For centuries, women have been judged on the basis of the choices they make. It’s 2020, can we let them lead their lives, for once, without the judgement?
In Doris Lessing’s 1962 novel, ‘The Golden Notebook,’ her main characters Molly and Anna realise that a lot of people find them ‘practically interchangeable.’
Why? Because, they muse, they both lead similar lives. Both are not married yet and both are independent women who are not quite decipherable for the people around them.
Anna says with frustration, “They still define us in terms of relationships with men, even the best of them.” Lessing calls these ‘practically interchangeable’ women, ‘Free Women.’
And almost the same day that I finished reading this chapter, I came across a social media post by a female friend. She was equally frustrated by how everyone judges women by the number of their relationships. So I spoke to more friends and found this common sentiment as an undercurrent.
Fascinating, right? It seemed like not much changed since 1962. But, of course, a lot has. Women have better education and employment opportunities now. Equal pay and maternity leaves are given at practically every workplace. A lot has changed, for better and we must celebrate these changes.
But then, what about what has not changed?
We still can’t help but frown upon what a girl wears, whom she is friends with. And whether or not she would marry the guy she is in a relationship with. We conveniently use slangs to describe them. But ‘Free women’ as Lessing called them, sounds just right to me.
There is a book called ‘The Bad Boy’s Guide to the Good Indian Girl: A.k.a. the Good Indian Girl’s Guide to Living, Loving and Having Fun.’ (Quite a mouthful, eh!)
I was in my early twenties when I came across the book and it was eye-opening. And I ended up counting the number of times I unintentionally judged a woman. Women who smoked or drank? Shame! Women who wore clothes that inspired my imagination? Shame! Women who openly roamed around with boys. Shame!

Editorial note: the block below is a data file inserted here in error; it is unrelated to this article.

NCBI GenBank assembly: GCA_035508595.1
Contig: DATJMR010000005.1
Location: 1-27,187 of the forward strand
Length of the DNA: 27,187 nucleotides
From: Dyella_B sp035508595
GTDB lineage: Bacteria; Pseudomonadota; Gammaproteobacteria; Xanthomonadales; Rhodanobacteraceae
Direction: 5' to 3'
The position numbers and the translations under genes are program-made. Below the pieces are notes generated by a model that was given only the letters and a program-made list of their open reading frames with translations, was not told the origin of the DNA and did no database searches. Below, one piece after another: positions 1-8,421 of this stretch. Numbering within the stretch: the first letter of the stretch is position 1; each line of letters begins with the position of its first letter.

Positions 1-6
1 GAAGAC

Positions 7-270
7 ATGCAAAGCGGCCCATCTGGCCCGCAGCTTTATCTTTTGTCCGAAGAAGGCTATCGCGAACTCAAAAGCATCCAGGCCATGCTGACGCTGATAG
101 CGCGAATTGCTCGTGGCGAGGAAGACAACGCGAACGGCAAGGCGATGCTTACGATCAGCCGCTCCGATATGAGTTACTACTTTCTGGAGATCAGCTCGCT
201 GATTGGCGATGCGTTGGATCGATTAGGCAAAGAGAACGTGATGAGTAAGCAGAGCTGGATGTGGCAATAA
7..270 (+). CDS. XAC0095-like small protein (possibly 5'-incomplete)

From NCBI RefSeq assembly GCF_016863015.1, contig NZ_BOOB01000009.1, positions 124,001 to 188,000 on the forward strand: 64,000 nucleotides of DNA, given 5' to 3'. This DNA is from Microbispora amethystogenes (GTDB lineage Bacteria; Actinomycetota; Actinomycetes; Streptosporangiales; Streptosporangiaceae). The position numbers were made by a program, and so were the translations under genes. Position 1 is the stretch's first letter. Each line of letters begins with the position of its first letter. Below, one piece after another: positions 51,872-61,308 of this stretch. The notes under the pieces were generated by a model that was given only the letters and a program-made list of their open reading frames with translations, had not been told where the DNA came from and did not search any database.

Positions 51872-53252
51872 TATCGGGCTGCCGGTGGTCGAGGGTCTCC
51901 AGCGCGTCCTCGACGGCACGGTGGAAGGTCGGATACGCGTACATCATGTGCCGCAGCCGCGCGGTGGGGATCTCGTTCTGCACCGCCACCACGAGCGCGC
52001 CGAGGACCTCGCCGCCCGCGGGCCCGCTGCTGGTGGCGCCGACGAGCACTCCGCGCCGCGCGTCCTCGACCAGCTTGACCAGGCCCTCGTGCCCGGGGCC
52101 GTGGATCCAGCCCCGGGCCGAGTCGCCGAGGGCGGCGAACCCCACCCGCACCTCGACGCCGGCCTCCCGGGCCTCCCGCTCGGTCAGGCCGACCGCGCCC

But it took some amazing women to come into my life and change my perception.
At the same time, I also know a number of people, young and old, who have parameters for a ‘good woman.’ Most men, expect, no matter how highly educated or well employed a certain woman is, she must know how to cook. Not just that, she must be willing to cook if she is to be married.
Most men assume that women are meant to be docile and feminine, that they look and act a certain way. But then, are the sportswomen, or the ones working in farms or those who simply like to work out to build muscles not feminine enough?
If in a relationship, a woman earns equally or more than her partner, does the man still to play the provider? Does she still need to play a thankful, loving, submissive girl who runs to the door to welcome her ‘man’ every evening?
Similar roles have been assigned to the women for centuries in all cultures and societies. It still fascinates me how I never came to know the names of women in my village.
They are still represented by the names of their native towns (a story for another day) Or as the bride of their husband or as the mother of their eldest son. They came as brides to my village, served as mothers, wives, aunties, grandmas and no one knew their names. Ever.
But in places where things are better, and women have more power, they should be treated with a better conscience too. They should have the power to say ‘yes’ and ‘no’ to things they like or dislike (including sex) If they raise their voice for this basic right, they shouldn’t be judged.
They should not be judged if they want to have an arranged marriage or a love marriage. Neither should they be judged if they have one relationship or a hundred. They should not be judged if they want to stay at home or if they want to pursue their ambitions.
Neither should they be judged because, before women, they are people. Yes. Right there, I said it. Women are people too. Just like the rest of us. No kidding! And people, well, should be able to make their own decisions, without being judged.
‘Free women,’ after all, are nothing but free people. It isn’t really that complicated.
Picture credits: Still from Bollywood movie Dostana
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